Davern, Cedric I. (1959) I. Chemotherapy of high temperature inhibition of plant growth. II. Studies on the relationship between tobacco mosaic virus infection and the DNA metabolism of tobacco leaves. III. The conservation of microsomal RNA in Escherichia coli. Dissertation (Ph.D.), California Institute of Technology. http://resolver.caltech.edu/CaltechETD:etd-01272006-132352
Part I. Chemotherapy of High Temperature Inhibition of Plant Growth:
The effects of biochemical supplements on the growth of five subterranean clover varieties grown under supra-optimal temperature conditions were studied. Some evidence of a chemotherapeutic effect of the high temperature growth inhibition was obtained.
Part II. Studies on the Relationship between Tobacco Mosaic Virus Infection and the DNA Metabolism of Tobacco Leaves:
A comparison of the DNA metabolisms of uninfected and TMV infected excised tobacco leaves, using p(32)-orthophosphate incorporation into the DNA as a measure of its metabolism, indicated that the DNA metabolism is not affected by TMV infection. This result was corroborated by the results of studies on the effect of 5-fluorouracil, a specific inhibitor of DNA synthesis, on the multiplication of TMV in tobacco-leaf discs. Although partial inhibition of TMV multiplication was observed, the absence of inhibition reversal thymidine, indicated that the mechanism of TMV inhibition probably did not involve a specific block of DNA synthesis. Finally unsuccessful attempts were made to see if intact host DNA was necessary for TMV infection by treating tobacco-leaf discs with DNAase.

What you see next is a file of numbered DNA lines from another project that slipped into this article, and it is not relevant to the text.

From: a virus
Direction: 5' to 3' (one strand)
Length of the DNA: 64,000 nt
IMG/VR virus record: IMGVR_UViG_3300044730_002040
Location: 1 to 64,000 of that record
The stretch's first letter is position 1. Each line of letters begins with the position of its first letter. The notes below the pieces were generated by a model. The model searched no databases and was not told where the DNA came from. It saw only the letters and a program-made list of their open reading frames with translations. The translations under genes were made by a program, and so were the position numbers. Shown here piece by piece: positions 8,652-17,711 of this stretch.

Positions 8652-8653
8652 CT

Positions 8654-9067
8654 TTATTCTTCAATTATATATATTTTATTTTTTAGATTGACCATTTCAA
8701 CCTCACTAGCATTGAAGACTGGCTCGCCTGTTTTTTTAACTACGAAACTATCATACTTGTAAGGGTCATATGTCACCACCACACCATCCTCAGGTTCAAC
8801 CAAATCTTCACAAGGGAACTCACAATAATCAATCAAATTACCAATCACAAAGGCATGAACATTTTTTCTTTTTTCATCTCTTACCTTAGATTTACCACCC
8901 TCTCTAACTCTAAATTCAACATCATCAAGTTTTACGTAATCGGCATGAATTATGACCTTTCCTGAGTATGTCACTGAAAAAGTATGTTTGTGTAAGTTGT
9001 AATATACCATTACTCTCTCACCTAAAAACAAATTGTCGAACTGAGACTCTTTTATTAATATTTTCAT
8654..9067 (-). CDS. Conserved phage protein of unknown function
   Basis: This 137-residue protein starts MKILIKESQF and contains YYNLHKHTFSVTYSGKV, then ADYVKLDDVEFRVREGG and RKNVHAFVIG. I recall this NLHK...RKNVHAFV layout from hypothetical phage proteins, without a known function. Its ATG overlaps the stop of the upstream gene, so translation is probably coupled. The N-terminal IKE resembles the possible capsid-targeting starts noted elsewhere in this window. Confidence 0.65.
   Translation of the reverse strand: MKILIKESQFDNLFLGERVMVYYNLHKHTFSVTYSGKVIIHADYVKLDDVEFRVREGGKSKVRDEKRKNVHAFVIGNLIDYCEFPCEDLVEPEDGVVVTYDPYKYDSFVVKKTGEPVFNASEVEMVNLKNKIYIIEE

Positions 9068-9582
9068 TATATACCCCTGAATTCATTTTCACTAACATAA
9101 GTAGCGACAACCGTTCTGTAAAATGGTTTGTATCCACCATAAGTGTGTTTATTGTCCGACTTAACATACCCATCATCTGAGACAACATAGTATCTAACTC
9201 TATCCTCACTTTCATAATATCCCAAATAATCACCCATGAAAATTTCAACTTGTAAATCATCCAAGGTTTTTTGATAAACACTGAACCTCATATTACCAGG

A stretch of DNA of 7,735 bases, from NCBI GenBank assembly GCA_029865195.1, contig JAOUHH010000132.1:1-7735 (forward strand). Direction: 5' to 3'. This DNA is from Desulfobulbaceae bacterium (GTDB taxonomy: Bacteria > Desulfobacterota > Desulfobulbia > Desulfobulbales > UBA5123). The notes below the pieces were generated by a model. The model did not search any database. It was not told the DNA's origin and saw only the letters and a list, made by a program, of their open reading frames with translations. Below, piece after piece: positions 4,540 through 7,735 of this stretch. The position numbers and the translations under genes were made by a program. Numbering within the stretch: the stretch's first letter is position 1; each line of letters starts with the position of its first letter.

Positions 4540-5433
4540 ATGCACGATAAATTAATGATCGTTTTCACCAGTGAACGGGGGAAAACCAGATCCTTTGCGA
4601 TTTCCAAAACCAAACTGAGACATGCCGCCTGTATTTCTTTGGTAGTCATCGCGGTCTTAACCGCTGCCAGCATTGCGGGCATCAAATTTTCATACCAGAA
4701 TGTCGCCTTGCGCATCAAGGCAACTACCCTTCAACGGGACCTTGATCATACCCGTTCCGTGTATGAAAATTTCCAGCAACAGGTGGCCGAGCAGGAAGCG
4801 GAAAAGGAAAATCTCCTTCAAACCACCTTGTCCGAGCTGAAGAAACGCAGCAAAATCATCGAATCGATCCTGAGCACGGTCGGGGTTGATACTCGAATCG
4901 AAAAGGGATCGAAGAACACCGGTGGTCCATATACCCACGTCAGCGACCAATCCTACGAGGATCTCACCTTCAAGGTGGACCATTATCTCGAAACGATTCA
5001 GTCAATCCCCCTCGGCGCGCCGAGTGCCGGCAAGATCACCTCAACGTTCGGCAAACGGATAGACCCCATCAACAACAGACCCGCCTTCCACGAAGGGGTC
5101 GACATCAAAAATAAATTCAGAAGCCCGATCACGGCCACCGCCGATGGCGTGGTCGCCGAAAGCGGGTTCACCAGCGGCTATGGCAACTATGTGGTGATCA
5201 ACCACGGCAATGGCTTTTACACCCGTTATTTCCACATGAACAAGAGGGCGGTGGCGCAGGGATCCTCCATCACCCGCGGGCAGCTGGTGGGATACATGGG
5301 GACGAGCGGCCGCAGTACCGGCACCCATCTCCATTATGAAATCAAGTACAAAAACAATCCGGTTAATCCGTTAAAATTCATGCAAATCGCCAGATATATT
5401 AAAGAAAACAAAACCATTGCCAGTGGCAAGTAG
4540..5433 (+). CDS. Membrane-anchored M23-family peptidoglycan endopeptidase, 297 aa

Part III. The Conservation of Microsomal RNA in Escherichia coli:
A uniformly C13 N15 labeled exponentially growing culture of E. coli was transformed to light isotope substrates, and the metabolic fate of the pre-transfer synthesized heavy isotope microsomal RNA molecules followed by means of equilibrium sedimentation analysis of the RNA molecules in a density gradient. The results demonstrated complete conservation of the heavy isotopes by the pre-transfer RNA molecules remaining intact after transfer.
|Item Type:||Thesis (Dissertation (Ph.D.))|
|Degree Grantor:||California Institute of Technology|
|Thesis Availability:||Public (worldwide access)|
|Defense Date:||1 January 1959|
|Default Usage Policy:||No commercial reproduction, distribution, display or performance rights in this work are provided.|
|Deposited By:||Imported from ETD-db|
|Deposited On:||27 Jan 2006|
|Last Modified:||26 Dec 2012 02:29|
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